Jul 29, 2014
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Letter: 'Not That Easy' to Ban Assault-Style Weapons

A reader responds to Heather Dean's letter from Saturday, Feb. 9.

Letter: 'Not That Easy' to Ban Assault-Style Weapons

Since the Aurora, Colo. theater shooting and the senseless tragedy at Sandy Hook Elementary School, a lot of people have shared a similar opinion as Ms. Dean. Ban Assault Weapons! Unfortunately, it's not that easy.

Do you honestly believe that if there had been an assault weapon ban that this monster wouldn't have murdered those teachers and children? Or that he wouldn't have been able to murder as many? I'm sorry but this isn't true. He would have found another way to do it.

You point to Aurora and Sandy Hook and blame the AR-15. I look at Fort Hood, Virginia Tech, Luby's Cafeteria, Columbine, Dunblane, and the University of Texas. None of these monsters used assault-style weapons. In fact, with the exception of Charles Whitman in the University of Texas shooting, all of them had pistols in their arsenal. Virginia Tech, Dunblane, Fort Hood and Luby's Cafeteria used pistols exclusively. The shooters in Columbine used a pistol, shotguns and a carbine rifle. In fact, even the government agrees that assault-type weapons are very rarely used in crimes.

That's why people are afraid that this will steal their Second Amendment rights. Your sole criteria on whether they should be banned is based on the fact that some evil people have used them to massacre people. I've already shown you that this applies even more so to handguns. People are afraid that if the government uses your reasoning to ban rifles like the AR-15, they will apply the same rules to owning any sort of gun. A mad man could walk into a school and murder too many children with a musket if no one is there to stop him.  Should we ban muskets too?

You can't even define what an assault weapon is. There is no such thing. It's a bunch of hooey that lawmakers have decided on as a definition. They have decided that an assault rifle is a semi-automatic rifle with a detachable magazine that has two of the five features that make it an assault rifle. These features don't change how the gun operates at all. They simply make the gun look scarier. An AR-15 without those features fires the same rate: one bullet per trigger pull. What happens when someone uses a non-assault rifle to kill people? Do we ban them too?

You are wrong when you say, “The way I see it, the Australian government took action without taking away anyone’s right to own firearms; they simply prevented the general public from owning assault weapons and high capacity magazines.” This is the furthest thing from the truth.

This is what Australia actually did. They made it nearly impossible for most people to own ANY firearm. I am quoting this from Wikipedia simply because it is the most concise summary of their laws but if you would like to read the laws in full, it's called the National Firearm Agreement.

Firearms in Australia are grouped into categories determined by the National Firearm Agreement with different levels of control. The categories are:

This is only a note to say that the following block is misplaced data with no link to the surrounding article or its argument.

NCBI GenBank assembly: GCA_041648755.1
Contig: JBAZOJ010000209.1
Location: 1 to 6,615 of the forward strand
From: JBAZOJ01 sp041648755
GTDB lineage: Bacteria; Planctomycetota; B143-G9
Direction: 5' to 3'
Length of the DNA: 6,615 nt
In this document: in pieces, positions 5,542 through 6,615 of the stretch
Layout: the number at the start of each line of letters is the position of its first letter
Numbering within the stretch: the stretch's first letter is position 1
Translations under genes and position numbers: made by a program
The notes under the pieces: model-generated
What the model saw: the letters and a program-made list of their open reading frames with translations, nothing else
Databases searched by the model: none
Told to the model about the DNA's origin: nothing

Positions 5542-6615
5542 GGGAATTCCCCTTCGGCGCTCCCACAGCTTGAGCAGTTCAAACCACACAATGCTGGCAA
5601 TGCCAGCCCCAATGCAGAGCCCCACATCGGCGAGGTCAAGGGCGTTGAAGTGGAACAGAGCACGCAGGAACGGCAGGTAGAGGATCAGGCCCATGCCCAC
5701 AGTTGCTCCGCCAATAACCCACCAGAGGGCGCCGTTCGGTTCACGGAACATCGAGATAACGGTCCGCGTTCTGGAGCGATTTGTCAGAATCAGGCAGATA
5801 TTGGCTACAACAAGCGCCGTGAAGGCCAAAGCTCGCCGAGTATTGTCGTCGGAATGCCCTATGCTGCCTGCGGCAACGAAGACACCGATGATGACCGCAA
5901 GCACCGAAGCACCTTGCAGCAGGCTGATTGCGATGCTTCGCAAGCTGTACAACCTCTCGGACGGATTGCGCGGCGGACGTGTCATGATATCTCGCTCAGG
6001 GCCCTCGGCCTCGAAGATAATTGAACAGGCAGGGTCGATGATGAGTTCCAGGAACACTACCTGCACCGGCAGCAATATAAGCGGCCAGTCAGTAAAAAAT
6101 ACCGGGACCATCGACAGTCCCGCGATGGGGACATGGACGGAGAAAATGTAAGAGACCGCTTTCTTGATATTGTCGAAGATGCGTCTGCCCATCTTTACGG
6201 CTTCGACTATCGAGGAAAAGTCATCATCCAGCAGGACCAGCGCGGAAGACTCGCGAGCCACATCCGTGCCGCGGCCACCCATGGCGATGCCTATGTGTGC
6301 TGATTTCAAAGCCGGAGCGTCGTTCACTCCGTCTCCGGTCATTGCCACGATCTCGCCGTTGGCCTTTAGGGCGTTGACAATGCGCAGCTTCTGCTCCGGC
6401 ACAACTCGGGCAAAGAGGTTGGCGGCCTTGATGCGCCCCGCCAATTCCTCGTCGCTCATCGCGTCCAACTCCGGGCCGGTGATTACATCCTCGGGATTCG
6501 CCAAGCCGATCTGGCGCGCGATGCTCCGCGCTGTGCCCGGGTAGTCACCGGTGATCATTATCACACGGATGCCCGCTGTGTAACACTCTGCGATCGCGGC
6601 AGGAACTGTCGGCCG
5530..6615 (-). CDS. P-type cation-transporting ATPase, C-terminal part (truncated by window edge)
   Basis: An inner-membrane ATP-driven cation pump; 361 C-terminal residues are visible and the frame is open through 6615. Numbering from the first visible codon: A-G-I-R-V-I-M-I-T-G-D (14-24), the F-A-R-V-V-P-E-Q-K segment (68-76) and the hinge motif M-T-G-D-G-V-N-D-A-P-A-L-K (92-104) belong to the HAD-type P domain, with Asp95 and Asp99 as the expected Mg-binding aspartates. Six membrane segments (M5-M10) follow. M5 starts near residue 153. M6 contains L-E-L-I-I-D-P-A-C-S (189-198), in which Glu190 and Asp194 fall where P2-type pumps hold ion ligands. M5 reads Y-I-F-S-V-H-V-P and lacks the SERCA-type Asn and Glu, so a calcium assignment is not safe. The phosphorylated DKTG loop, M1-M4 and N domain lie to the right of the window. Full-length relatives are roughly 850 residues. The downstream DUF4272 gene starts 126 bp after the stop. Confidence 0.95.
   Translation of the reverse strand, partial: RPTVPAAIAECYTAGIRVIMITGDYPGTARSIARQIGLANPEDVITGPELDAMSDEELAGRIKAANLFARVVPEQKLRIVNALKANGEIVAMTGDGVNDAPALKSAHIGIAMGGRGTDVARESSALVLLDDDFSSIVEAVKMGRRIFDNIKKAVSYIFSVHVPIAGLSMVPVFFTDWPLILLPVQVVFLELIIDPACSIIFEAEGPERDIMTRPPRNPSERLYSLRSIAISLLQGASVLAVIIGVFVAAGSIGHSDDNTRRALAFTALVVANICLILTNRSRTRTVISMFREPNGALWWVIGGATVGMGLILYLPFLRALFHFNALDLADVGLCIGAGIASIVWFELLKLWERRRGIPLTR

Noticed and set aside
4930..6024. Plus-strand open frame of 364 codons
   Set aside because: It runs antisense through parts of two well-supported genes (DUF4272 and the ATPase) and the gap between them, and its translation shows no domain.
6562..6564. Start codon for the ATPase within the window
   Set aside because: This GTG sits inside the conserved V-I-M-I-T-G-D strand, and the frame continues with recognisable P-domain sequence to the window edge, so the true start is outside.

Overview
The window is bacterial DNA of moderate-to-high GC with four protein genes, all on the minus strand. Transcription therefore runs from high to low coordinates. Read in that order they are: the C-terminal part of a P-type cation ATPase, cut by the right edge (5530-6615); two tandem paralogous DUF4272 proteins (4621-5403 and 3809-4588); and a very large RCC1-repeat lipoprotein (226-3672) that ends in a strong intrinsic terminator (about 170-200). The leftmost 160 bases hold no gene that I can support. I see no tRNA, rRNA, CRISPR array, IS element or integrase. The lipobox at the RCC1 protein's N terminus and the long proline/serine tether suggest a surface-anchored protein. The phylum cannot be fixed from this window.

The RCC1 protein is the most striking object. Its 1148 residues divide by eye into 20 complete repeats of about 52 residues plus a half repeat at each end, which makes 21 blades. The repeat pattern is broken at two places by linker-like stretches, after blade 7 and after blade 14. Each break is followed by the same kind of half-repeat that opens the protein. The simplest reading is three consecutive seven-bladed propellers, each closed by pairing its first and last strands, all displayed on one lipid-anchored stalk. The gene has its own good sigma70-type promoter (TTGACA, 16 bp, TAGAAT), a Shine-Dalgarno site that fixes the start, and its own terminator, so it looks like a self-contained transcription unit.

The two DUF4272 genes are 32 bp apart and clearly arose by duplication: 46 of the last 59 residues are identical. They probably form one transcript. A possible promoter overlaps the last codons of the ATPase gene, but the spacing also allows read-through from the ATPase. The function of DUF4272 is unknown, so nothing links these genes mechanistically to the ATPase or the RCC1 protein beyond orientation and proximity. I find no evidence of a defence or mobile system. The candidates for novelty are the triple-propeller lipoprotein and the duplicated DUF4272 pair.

• Category A: Rimfire rifles (not semi-automatic), shotguns (not pump-action or semi-automatic), air rifles, and paintball markers. A "Genuine Reason" must be provided for a Category A firearm.
  • Category B: Centrefire rifles (not semi-automatic), muzzleloading firearms made after 1 January 1901. Apart from a "Genuine Reason", a "Genuine Need" must be demonstrated, including why a Category A firearm would not be suitable.
  • Category C: Semi-automatic rimfire rifles holding 10 or fewer rounds and pump-action or semi-automatic shotguns holding 5 or fewer rounds. Category C firearms are strongly restricted: only primary producers, occupational shooters, collectors and some clay target shooters can own functional Category C firearms.
  • Category D: Semi-automatic centrefire rifles, pump-action or semi-automatic shotguns holding more than 5 rounds. Functional Category D firearms are restricted to government agencies and a few occupational shooters. Collectors may own deactivated Category D firearms.
  • Category H: Handguns including air pistols and deactivated handguns. (Albeit both SA and WA do not require deactivated handguns to be regarded as handguns after the deactivation process has taken place. This situation was the catalyst in QLD for the deactivation and diversion of thousands of handguns to the black-market – the loophole shut since 2001) This class is available to target shooters. To be eligible for a Category H firearm, a target shooter must serve a probationary period of six months using club handguns, and a minimum number of matches yearly to retain each category of handgun.

So you are wrong, Australia most DEFINITELY stripped the right to own guns away from everyone except for a select few people who could demonstrate a genuine need or reason. Not only that, but their murder rate hasn't gone down that much. Their murder rate with guns has gone down but they're still killing each other in other ways.

There are millions of people in this country who responsibly own firearms. I am not trying to diminish the tragedies we have seen but they are rare. We cannot let the actions of a few punish the rest of us. What we need to do is enforce the laws we already have to keep the guns out of the hands of the mentally ill.  Maybe we can take all of this focus on an inanimate object and dedicate it to getting the crazy people some help?

Patrick Lucas

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